U.K. Hospital Ransomware Attacks Show Need for Software Updates

Stay ahead of developments in federal and state health care law, regulation and transactions with timely, expert news and analysis.

By James Swann

Last week’s ransomware attacks, which hit hundreds of thousands of computers worldwide, also crippled more than 16 British hospitals and highlight the need for health-care organizations to regularly update and patch their software.

It’s possible that U.S. health-care organizations didn’t suffer from the attacks because they buy licensed software and receive regular software updates, Colin Zick, a health-care attorney with Foley Hoag LLP, told Bloomberg BNA May 15.

Many hospitals outside the U.S. often use black-market software and aren’t alerted to urgent software patches, Zick said. In the May 12 attacks, hackers encrypted hospital data and then demanded payment to unlock it.

Zick said it’s critical to train employees not to click on every email they get, noting that, by one estimate, 20 percent of employees click on emails embedded with malicious software, or malware.

Hospital leaders in the U.S. are monitoring what happened in the ransomware attacks in the U.K. and around the world and are using lessons learned from previous attacks to anticipate and respond to any emerging threats, Ashley Thompson, senior vice president for public policy at the American Hospital Association, told Bloomberg BNA May 15.

“While cyberthreats will continue against the health-care field, we remain committed to working with HHS, policy makers, law enforcement and hospitals and health systems to mitigate risk and protect the information of patients,” Thompson said.

Employee training and effective immediate response system can go a long way toward avoiding future malware attacks, Kirk Nahra, a health-care attorney with Wiley Rein, Washington, told Bloomberg BNA May 15.

Many hospitals have these systems in place, but it’s still very inconsistent, Nahra said. The attacks also elevate the importance of having good backup systems, Nahra said.

Nahra said the ransomware attacks seem to have been driven by individuals opening infected emails that triggered the malware.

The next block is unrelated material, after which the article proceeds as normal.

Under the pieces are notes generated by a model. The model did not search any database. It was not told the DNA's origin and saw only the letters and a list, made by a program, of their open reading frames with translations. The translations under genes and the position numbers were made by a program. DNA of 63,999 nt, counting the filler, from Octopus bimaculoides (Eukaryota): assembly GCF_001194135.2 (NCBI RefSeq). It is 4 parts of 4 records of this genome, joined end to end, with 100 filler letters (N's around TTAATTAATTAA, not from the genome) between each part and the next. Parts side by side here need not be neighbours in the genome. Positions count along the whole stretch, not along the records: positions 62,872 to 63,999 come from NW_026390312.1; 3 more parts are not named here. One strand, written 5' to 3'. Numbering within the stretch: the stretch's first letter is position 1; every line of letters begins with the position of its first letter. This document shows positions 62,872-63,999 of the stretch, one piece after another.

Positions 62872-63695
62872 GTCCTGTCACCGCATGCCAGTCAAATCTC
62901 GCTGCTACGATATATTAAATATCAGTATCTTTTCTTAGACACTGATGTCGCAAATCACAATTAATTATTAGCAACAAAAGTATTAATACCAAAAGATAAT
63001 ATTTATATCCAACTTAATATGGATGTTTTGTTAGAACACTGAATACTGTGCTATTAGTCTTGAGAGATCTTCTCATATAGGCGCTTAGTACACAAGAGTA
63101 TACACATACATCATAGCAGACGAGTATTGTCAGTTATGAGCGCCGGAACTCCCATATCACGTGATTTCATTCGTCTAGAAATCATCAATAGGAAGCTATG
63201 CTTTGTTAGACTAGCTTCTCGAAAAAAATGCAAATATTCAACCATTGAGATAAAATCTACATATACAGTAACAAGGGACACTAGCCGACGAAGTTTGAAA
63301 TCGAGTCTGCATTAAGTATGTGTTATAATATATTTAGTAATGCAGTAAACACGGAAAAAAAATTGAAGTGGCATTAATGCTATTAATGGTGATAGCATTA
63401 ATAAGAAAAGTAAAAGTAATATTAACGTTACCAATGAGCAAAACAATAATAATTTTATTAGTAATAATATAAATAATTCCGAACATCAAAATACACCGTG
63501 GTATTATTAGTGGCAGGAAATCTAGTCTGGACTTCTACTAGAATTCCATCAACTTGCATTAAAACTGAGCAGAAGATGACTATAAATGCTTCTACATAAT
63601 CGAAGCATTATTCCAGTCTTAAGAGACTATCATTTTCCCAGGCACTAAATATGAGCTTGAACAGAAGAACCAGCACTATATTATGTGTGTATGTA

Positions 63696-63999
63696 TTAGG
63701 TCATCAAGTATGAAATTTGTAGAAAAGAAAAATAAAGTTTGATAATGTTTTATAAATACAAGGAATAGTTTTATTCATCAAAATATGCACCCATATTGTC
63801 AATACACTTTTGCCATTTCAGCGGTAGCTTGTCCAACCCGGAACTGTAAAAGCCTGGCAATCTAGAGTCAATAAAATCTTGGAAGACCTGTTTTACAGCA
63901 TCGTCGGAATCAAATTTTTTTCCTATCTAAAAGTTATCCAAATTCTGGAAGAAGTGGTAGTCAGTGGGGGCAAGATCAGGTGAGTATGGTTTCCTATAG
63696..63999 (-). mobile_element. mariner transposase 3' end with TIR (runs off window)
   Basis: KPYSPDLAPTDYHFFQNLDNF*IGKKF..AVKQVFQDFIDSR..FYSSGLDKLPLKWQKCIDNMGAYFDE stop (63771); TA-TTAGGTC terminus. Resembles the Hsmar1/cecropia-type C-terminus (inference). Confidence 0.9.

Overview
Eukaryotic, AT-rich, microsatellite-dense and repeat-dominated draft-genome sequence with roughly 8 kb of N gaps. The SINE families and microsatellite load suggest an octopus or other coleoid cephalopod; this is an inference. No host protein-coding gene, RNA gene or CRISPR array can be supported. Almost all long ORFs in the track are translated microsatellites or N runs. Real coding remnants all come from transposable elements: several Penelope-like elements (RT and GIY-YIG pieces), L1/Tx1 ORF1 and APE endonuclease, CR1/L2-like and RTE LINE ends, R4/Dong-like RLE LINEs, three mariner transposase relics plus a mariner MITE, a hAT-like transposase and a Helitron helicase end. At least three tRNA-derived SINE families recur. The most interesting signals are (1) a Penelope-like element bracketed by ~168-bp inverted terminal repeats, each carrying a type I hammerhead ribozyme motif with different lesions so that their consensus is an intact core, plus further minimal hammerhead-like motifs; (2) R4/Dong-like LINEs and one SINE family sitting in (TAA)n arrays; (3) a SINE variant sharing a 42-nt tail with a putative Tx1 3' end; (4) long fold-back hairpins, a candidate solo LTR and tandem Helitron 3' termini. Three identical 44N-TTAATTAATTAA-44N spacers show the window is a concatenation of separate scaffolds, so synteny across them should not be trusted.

The attack by the WannaCry virus went well beyond the 16 British hospitals and hit over 200,000 computers in 150 countries, according to Europol, the European Union’s law enforcement agency.

Companies attacked included FedEx Corp., Nissan Motor Co. and Renault.

The Department of Health and Human Services issued an alert May 12 to health-care stakeholders about the ransomware attacks and cautioned against opening up unexpected emails. An additional May 15 alert included a link to the Department of Homeland Security’s United States Computer Emergency Readiness Team, which is coordinating the investigation into the attack.

Software Patching

The WannaCry virus exploited a flaw in Microsoft Windows that Microsoft discovered and patched in an update in March, but organizations and individuals that run older versions of Windows and aren’t current with their updates are at risk, Eric Fader, a health-care attorney with Day Pitney LLP in New York, told Bloomberg BNA May 15.

“Probably the only way to protect the organization is to ensure that no one clicks on an email attachment, but it’s difficult to achieve a 100 percent education of your workforce when the malware rides on what looks like an email from the recipient’s friend,” Fader said.

Fader said Day Pitney’s IT department circulated an e-mail May 15 reiterating the warning that employees shouldn’t click on any attachments they’re not expecting, and every organization should do the same.

Ongoing education and reinforcement is critical, because even smart people can slip up and accidentally click on an attachment containing malware, Fader said.

Emergency Meetings

In the aftermath of the ransomware attacks, every hospital management team in the country should be meeting over the next two days to discuss how to handle future attacks, Alisa Chestler, a health-care attorney with Baker, Donelson, Bearman, Caldwell & Berkowitz in Nashville, Tenn., told Bloomberg BNA May 15.

“They shouldn’t feel like they’re secure just because they passed this test; there will be more to come and they need to ask the hard questions in advance,” Chestler said.

Health-care organizations should also make sure they’ve installed the MS17-010 patch for Microsoft Windows, which fixes the vulnerability targeted by the WannaCry virus, Chestler said.

Hospitals should consider conducting ransomware simulations to guide their response, Chestler said, and should let forensic investigators and their internal counsel lead the effort.

Chestler also stressed that future attacks are the responsibility of every employee, not just a health-care organization’s information technology department.

“Organizations may think they’re prepared, but in my experience, they don’t even know where to begin when an attack of this magnitude happens,” Chestler said.

Chestler outlined several additional steps health-care organizations can take to prepare for a potential ransomware attack, including:

  •  sending alerts to all employees about what they can do to prevent attacks, such as not opening any phishing emails and reporting them immediately to IT staff;
  •  reviewing an incident response plan to ensure there’s a chain of communications among management, internal counsel and the IT staff;
  •  ensuring that a software patch management program is in place that updates all software on a regular basis; and
  •  using the attack to improve information security, such as by adding multifactor authentication.

To contact the reporter on this story: James Swann in Washington at jswann1@bna.com

To contact the editor responsible for this story: Kendra Casey Plank at k casey@bna.com

Copyright © 2017 The Bureau of National Affairs, Inc. All Rights Reserved.